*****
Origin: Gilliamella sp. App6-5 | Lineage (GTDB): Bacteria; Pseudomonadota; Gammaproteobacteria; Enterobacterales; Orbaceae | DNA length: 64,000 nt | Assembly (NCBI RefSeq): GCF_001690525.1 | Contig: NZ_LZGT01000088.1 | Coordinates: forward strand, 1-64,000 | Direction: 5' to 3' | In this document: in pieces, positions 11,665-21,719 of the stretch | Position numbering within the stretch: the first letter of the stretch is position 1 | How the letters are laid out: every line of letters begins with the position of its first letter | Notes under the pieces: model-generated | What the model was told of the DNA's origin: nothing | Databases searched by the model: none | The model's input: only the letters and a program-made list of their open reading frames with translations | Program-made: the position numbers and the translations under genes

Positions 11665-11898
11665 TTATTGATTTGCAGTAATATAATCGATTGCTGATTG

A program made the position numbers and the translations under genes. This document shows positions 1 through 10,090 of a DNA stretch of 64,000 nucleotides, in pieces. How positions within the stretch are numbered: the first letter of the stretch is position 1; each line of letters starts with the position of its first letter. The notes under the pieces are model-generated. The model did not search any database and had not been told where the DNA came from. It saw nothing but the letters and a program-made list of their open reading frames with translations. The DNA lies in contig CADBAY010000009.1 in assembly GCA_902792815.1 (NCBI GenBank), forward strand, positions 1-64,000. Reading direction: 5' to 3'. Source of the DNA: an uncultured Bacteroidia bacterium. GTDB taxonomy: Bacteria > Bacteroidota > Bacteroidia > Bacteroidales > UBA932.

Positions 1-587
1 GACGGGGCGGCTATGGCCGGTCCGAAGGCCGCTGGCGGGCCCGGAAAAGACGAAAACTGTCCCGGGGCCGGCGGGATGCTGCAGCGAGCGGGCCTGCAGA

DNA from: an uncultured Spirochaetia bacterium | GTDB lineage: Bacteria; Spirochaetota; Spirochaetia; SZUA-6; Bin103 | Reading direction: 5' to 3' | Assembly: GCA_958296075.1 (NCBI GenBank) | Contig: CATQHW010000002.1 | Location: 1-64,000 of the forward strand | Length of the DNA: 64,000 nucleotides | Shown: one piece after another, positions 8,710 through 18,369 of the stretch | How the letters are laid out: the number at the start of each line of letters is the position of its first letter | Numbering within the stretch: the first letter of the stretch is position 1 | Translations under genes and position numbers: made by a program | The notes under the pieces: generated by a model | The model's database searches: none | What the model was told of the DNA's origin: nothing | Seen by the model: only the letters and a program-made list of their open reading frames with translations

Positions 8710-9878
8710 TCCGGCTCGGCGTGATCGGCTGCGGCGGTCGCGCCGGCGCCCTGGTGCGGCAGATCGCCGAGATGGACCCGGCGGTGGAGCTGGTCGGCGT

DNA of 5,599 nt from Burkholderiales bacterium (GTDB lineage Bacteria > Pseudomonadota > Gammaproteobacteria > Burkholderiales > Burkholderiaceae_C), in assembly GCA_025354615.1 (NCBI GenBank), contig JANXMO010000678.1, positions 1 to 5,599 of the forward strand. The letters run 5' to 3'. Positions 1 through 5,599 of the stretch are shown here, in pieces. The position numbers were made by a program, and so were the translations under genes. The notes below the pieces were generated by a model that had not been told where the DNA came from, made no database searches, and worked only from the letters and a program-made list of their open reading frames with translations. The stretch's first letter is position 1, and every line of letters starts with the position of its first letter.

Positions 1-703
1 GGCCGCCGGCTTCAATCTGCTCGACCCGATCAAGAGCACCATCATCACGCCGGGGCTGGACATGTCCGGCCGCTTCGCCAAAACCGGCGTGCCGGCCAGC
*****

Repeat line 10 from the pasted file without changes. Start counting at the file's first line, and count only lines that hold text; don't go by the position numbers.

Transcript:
DNA of 5,599 nt from Burkholderiales bacterium (GTDB lineage Bacteria > Pseudomonadota > Gammaproteobacteria > Burkholderiales > Burkholderiaceae_C), in assembly GCA_025354615.1 (NCBI GenBank), contig JANXMO010000678.1, positions 1 to 5,599 of the forward strand. The letters run 5' to 3'. Positions 1 through 5,599 of the stretch are shown here, in pieces. The position numbers were made by a program, and so were the translations under genes. The notes below the pieces were generated by a model that had not been told where the DNA came from, made no database searches, and worked only from the letters and a program-made list of their open reading frames with translations. The stretch's first letter is position 1, and every line of letters starts with the position of its first letter.